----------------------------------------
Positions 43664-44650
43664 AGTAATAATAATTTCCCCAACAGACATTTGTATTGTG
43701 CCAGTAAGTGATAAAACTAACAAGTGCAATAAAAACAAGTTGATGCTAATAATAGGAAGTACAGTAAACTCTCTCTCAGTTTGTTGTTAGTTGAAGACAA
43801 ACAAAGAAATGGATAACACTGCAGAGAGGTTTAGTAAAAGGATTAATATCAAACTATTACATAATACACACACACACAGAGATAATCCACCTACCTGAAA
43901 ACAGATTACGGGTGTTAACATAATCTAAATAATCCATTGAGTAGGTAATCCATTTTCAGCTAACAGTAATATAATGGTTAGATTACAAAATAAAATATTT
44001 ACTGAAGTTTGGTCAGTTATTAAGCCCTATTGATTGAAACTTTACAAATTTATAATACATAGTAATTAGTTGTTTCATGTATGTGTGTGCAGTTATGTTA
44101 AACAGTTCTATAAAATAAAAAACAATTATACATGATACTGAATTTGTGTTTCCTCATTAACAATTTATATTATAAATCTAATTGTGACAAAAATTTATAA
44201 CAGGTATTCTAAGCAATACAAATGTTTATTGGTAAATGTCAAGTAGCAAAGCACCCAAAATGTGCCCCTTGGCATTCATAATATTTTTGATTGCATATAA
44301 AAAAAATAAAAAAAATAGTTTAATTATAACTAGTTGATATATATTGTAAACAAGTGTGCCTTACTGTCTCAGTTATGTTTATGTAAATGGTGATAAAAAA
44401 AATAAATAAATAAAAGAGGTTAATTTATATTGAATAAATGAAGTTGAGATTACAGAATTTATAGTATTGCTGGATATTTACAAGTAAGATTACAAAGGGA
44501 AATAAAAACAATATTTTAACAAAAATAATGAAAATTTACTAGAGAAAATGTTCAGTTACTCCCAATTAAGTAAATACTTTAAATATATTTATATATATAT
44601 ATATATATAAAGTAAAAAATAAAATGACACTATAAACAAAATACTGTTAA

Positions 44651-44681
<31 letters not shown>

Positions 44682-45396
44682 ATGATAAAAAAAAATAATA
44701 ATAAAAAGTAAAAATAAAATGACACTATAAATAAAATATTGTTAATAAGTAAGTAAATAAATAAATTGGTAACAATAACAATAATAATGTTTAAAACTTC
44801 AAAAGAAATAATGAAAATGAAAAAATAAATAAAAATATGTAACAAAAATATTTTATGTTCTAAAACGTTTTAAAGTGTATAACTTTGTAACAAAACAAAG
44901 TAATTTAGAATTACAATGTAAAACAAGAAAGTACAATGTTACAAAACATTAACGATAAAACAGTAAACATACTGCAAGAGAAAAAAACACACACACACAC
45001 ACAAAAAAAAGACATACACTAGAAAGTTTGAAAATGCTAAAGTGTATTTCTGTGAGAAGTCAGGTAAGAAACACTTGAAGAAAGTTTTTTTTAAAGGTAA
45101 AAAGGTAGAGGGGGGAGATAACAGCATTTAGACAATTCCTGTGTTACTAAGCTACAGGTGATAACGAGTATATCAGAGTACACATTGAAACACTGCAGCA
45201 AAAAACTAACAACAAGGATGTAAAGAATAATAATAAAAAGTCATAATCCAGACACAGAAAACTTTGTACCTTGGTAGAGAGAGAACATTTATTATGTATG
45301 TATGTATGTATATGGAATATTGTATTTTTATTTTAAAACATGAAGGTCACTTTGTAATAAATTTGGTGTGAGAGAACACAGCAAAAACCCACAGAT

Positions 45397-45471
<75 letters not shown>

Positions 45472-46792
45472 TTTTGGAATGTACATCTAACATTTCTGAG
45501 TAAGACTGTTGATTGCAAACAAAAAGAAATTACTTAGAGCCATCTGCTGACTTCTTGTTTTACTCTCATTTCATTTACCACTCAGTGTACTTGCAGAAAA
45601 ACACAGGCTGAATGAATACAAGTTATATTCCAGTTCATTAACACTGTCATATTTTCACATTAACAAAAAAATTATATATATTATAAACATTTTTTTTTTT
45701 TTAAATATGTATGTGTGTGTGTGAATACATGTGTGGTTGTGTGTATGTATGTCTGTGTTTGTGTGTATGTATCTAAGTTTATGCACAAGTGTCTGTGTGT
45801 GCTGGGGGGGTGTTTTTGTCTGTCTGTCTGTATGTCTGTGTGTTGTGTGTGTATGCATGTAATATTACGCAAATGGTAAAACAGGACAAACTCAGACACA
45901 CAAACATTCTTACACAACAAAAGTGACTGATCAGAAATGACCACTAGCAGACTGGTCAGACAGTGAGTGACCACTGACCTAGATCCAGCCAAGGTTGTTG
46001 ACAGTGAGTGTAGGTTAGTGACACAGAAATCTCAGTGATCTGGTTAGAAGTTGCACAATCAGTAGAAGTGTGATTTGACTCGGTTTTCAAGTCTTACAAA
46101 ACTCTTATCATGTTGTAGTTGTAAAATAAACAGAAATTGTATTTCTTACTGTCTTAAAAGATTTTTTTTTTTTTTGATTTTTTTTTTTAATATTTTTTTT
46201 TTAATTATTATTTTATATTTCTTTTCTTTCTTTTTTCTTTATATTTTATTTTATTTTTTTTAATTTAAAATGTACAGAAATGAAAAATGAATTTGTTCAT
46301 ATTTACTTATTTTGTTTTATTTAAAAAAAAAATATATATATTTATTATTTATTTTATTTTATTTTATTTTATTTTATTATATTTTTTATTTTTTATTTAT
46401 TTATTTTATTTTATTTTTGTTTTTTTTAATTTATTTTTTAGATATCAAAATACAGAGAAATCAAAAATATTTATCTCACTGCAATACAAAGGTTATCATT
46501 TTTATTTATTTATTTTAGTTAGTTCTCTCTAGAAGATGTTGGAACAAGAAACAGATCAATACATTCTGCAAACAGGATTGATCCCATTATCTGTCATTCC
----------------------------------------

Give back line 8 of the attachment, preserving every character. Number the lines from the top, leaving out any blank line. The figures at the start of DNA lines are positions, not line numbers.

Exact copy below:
44201 CAGGTATTCTAAGCAATACAAATGTTTATTGGTAAATGTCAAGTAGCAAAGCACCCAAAATGTGCCCCTTGGCATTCATAATATTTTTGATTGCATATAA